The adhesive formulation could also explain the lower bond strength observed in the no-Et groups. It is known that micromorphology of etched enamel depends on its aggressiveness which is directly related to acidity,21 observed by ultra morphology analysis too.14 So, the lower pH (acidic) the more enamel demineralization.17 In this line, SBU (mild, pH≈2) was probably weak to promote a stronger hybrid layer on enamel by the penetration of adhesive resins into porous enamel, compared to that of phosphoric acid etching.

The interplay among 10-MDP, 2-hydroxyethyl methacrylate (HEMA) and Vitrebond copolymer (VCP) (a polyalkenoic acid copolymer) might explain the lower bond strength for no-Et groups as well the reduction in Et12m group. In fact, enamel bond strength of MDP-based all-in-one adhesives strongly contributes to the demineralization efficacy by the incorporation of MDP.15 This last, by chemical reaction to Ca (released upon the partial Hap dissolution), forms a better and water-stable enamel-adhesive interface (consisted of nano-layered 10-MDP-Ca salt structures) which favor the adhesive stability bond strength.19,22 However, HEMA containing adhesives shows a slower production rate of that salt in the enamel (compared with the HEMA-free).15 On the other hand, VCP (also chemical bonds to Ca of Hap)22,23 competes with the other two. Altogether, we presume those nano-layered structures were compromised,12,15,16 impairing the resistance to biodegradation and longevity of the bond strength,12, 24 mainly after 12-month aging. The bond strength dropped 54% and 36.5% for no-Et and Et groups, respectively. As any aging process may lower the long-term bonding effectiveness,6,11,17 we assume 12-month aging was probably enough to damage the stability and dissolution rate of the nano-layered 10-MDP-Ca, increasing interfacial leakage and compromising the adhesive interface.23,19 However, it is a supposition because we did not assess neither micro-leakage nor nano-leakage.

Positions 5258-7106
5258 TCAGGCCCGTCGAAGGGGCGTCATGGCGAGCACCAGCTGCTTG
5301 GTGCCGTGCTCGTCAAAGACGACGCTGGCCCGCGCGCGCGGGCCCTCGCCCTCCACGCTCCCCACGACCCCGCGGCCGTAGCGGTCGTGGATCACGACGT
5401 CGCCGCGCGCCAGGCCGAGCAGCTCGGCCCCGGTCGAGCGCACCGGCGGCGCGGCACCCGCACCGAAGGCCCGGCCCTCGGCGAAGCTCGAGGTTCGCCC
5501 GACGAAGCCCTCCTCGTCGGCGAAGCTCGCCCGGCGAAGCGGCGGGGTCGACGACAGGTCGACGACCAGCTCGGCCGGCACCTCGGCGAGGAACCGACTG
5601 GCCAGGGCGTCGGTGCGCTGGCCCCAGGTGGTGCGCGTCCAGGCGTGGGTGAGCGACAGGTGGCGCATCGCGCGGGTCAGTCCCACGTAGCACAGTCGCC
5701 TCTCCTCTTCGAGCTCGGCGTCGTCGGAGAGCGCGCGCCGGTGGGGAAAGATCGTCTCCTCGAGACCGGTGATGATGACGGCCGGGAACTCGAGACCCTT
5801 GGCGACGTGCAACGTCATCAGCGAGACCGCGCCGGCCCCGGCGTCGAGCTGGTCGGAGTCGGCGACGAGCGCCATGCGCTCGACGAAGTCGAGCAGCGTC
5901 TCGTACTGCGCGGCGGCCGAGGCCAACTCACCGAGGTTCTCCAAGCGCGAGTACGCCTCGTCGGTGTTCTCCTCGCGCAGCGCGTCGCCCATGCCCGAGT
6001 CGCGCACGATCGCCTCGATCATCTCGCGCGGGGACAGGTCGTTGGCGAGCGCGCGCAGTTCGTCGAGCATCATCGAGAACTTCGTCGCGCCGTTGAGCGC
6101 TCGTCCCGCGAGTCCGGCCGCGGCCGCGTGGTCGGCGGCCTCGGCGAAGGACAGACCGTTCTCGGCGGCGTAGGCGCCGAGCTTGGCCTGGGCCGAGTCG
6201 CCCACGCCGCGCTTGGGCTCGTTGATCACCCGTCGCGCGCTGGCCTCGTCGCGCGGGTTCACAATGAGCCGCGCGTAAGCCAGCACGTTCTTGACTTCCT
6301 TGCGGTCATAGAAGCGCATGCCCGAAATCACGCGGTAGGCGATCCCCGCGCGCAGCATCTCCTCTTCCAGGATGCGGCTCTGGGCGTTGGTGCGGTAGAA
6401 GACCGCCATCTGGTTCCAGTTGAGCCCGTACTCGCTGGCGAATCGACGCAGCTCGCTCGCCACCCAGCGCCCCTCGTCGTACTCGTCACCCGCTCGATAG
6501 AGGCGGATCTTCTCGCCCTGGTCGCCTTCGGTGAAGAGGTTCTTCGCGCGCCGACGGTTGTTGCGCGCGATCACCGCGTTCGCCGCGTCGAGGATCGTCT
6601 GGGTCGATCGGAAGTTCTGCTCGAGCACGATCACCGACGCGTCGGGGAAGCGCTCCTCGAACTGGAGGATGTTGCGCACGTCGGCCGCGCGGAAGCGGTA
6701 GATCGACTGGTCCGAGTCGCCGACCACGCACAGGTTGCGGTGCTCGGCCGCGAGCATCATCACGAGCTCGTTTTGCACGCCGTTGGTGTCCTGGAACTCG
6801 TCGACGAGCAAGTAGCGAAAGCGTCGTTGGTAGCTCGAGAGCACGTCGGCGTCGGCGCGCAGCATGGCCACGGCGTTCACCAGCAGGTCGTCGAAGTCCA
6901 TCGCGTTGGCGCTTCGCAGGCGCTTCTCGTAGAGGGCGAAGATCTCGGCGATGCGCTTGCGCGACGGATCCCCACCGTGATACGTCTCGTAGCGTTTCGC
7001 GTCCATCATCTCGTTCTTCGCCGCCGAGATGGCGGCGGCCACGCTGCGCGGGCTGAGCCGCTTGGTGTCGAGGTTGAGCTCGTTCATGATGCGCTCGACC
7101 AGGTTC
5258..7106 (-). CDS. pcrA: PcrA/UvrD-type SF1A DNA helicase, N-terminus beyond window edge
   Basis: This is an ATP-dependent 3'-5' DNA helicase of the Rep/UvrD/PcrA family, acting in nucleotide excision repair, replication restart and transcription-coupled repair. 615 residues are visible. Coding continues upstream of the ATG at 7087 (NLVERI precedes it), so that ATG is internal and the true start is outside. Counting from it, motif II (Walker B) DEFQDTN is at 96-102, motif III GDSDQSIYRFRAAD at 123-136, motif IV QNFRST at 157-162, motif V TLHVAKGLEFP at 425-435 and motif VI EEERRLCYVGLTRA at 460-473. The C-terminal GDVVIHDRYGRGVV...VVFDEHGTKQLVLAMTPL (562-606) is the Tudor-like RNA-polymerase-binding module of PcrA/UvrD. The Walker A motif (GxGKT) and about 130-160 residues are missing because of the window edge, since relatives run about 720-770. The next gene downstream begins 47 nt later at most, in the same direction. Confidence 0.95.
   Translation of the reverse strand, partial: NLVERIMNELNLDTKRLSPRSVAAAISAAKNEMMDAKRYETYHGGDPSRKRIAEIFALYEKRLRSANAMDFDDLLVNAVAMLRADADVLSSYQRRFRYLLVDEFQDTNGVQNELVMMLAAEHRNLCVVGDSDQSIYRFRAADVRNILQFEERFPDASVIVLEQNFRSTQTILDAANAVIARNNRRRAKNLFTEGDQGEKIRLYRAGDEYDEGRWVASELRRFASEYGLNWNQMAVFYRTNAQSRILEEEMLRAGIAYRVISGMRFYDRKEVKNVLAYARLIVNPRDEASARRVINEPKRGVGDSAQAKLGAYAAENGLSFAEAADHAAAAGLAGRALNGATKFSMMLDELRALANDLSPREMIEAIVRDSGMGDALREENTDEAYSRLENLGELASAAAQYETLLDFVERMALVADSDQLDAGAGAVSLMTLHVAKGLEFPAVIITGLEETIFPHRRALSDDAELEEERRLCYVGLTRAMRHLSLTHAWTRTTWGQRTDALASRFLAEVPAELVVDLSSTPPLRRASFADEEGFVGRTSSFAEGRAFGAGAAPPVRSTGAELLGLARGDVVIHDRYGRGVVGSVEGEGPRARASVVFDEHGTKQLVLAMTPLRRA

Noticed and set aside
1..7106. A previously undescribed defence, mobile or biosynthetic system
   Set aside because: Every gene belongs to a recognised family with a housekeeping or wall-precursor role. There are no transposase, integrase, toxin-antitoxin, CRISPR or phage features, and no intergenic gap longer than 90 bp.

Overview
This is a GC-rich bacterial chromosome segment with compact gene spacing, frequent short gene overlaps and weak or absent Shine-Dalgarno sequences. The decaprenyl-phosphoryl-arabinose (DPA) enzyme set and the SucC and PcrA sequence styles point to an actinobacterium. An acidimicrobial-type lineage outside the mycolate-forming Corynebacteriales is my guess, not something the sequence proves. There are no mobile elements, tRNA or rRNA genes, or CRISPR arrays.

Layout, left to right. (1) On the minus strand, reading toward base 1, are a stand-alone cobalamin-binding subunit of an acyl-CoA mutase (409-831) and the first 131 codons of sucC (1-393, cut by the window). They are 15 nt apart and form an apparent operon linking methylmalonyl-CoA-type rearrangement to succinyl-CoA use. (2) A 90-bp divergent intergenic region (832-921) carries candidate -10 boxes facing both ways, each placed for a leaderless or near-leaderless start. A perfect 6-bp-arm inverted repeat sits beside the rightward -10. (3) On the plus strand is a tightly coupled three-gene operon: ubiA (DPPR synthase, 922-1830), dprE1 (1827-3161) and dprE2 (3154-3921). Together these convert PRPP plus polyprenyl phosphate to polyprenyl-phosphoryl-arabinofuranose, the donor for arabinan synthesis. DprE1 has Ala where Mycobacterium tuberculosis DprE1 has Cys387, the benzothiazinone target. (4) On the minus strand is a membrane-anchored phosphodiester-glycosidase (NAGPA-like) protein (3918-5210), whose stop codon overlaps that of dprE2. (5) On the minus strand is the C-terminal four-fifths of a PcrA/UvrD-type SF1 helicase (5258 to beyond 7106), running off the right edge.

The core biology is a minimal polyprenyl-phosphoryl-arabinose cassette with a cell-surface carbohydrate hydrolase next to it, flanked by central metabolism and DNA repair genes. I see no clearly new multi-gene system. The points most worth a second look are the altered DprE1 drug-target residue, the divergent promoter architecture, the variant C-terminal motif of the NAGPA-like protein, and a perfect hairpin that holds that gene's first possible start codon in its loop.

In respect of SE, the comparison between the Et and no-Et groups clearly shows that 37% phosphoric acid gel significantly increased the µTBS values (for immediately tested specimens).2,3,8,11,12 However, while Et12month group µTBS values was 2.7 times lower compared to that immediately aged, other study reported about 1.5 times lower.6 This difference may be due to the methodological variation (phosphoric acid gel concentration, stick size, crosshead speed). So, we presume deep etch-pits on enamel produced by SE favored monomers infiltration, improved the micromechanical interlocking (by resin tags penetration) and created a strong stable hybrid layer on enamel prisms.12 That interface enamel-adhesive quality might have been responsible to enhance bond strength1,5,19,21 and the lower frequency of AD failures illustrates it. The cohesive (C-RC) failure shows the µTBS values were high enough for composite resin to be lost instead of the adhesive.6Thus, the adhesive layer might have been quite different from that of self-etching approach, given the etching pattern ranging from absent to moderate in the last case.25 It should be highlighted the present results can only be applied to another SEUA with the same formulation because bond strength to enamel can vary according to brands and compositions.6,21


Phosphoric acid etching of enamel increased the immediate bond strength, which was significantly reduced after 12-months of aging when using Scothbond Universal Adhesive.

Funding details

Financial support: Coordination for the Improvement of Higher Education Personnel – Capes.



Conflicts of interest

The authors declare that there is no conflict of interest.